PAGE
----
What would you think if someone said to you “I’ve been going to the dentist all my life. You’re scheduled for oral surgery? I’ll do it.” I tried to hide my cringe when a friend told me how enthusiastically her sister in law volunteered to be her dentist. I know that offer was sincere, heartfelt, and from a place of love. I know that woman learned a lot in her dental exams and has wonderful gifts to share. But the truth is, she’s not a dentist. OH WAIT. I mean a doula. She’s not a doula.
I often hear people laying claim to the role of doula. Your friend might offer to be your doula. But she can’t (unless she, in fact IS a doula.) Doulas have special training. Hospitals claim their nurses can be your doula(s). But they can’t. They’re busy being nurses. Midwives may claim they or their assistants can be your doulas. But they can’t either. They’re busy being the midwives or assistants to the midwives. I know many midwives and nurses have doula training. They certainly have a lot of birth experience. In fact, some started out as doulas before finding passion for another birthing role. The experiences of nurses, midwives, and doulas overlap. For example, a non-doula team member might make an awesome positioning suggestion and I love it when I’m on a team that is cohesive enough to allow for that. But if they are there as your nurses/midwives/midwife assistants, then their first priorities are to those roles. If there is a moment when they have to choose between staying with you during a contraction and doing something related to their other role, they will have to choose that other role. Because that’s what they are there for.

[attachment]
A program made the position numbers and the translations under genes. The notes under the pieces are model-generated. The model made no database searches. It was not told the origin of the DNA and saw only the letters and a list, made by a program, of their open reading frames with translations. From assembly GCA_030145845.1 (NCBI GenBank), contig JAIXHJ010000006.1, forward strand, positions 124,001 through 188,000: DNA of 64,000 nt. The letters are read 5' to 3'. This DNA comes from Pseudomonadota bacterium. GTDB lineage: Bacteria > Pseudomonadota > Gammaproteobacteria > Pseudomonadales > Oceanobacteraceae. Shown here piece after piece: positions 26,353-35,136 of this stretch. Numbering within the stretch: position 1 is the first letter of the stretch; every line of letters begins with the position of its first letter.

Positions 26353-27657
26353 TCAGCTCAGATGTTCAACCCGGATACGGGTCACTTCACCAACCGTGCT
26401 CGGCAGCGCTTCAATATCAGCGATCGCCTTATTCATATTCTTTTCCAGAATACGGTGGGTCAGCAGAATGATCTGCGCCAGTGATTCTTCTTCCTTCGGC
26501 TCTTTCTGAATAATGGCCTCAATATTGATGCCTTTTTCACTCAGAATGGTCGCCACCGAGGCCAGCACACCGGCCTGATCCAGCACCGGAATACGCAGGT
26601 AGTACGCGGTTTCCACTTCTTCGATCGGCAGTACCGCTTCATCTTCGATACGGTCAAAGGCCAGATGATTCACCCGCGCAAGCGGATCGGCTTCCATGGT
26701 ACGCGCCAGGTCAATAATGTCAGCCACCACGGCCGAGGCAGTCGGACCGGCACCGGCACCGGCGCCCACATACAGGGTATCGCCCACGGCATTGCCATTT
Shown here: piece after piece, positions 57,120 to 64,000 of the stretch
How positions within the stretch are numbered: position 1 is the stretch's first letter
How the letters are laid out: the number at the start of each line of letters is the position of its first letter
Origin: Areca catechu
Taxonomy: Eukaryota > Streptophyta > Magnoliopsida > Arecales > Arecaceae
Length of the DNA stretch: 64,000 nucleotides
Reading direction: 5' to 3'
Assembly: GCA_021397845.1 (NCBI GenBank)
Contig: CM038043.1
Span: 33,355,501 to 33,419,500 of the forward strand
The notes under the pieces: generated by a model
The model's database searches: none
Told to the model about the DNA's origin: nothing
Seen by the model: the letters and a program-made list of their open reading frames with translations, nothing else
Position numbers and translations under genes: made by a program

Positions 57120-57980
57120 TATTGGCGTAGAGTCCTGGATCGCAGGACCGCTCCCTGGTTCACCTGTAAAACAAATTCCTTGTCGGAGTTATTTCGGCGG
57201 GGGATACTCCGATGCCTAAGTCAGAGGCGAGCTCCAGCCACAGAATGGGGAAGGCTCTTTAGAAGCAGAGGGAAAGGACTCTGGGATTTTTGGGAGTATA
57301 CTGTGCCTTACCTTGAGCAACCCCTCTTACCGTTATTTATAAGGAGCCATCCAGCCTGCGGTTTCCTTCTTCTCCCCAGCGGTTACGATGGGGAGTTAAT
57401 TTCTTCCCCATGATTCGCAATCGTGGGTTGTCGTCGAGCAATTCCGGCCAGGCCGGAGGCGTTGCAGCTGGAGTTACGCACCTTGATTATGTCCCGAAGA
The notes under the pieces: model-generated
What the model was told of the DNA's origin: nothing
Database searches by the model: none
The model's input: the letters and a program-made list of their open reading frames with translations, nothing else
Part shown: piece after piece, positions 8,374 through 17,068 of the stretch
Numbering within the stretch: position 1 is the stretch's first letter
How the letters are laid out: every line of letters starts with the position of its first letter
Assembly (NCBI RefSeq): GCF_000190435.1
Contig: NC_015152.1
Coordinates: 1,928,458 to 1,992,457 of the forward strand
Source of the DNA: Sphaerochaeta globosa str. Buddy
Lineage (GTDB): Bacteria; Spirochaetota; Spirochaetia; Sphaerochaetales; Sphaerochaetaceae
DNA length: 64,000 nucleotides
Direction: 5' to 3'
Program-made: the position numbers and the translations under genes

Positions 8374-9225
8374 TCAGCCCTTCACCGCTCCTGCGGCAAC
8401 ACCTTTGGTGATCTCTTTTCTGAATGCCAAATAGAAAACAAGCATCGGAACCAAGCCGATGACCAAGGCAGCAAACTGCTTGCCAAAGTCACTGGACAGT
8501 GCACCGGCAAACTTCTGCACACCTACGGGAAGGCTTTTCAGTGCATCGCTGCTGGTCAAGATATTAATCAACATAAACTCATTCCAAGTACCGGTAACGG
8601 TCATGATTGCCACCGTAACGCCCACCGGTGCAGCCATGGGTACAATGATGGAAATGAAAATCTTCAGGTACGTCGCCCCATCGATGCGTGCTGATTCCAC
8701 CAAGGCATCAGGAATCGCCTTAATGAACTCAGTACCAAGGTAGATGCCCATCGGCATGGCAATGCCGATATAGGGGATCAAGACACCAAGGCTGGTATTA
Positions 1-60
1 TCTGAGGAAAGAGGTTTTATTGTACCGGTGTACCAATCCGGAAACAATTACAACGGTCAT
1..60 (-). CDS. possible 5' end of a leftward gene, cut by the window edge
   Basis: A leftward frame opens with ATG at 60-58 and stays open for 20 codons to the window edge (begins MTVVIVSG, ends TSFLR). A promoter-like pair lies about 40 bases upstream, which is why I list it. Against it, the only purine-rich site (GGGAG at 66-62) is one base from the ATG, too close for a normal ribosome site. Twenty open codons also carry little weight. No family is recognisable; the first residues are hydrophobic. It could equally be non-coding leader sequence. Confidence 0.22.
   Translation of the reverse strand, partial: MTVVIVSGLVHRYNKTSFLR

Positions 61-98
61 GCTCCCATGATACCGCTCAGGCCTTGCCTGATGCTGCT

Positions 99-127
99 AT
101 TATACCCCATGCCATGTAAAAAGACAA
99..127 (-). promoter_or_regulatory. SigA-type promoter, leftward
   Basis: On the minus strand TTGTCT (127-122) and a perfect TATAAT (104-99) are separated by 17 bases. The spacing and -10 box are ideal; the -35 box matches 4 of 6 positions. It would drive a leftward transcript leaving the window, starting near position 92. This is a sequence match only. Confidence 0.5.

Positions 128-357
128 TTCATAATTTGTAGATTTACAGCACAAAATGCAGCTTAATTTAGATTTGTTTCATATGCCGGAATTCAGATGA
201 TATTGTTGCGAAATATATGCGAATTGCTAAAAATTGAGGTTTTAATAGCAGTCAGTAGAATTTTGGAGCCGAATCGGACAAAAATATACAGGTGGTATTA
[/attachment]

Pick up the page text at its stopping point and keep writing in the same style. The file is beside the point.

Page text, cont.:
Being a doula is a role in its own right. It is NOT the light version of being a midwife or something midwives have to do before they become midwives (although that happens.) Some of us have specialties such as music therapy, but those specialties enhance rather than conflict with the support role a doula plays. It is not something that can be done while doing something else. It is a full time and intense role. I’ve been lucky enough to work with some awesome nurses and midwives. Having them there to make sure baby is doing well, presenting options for the situation, and fulfilling their very important medical role is essential. I feel so comfortable knowing that stuff, stuff that I know very little about is taken care of by someone who is qualified in that area. I cannot do those things. An experienced doula friend of mine who is going through her midwifery training summed it up by saying “It’s a very different head space to be in.”
So the next time someone offers to be your doula, consider the following 2 questions:
Does she have doula training?
Is this person going to be fulfilling a different role at your birth?
The offer is likely coming from a place of love and an attempt to honor your birth wishes, but she may not be a dentist. I mean doula.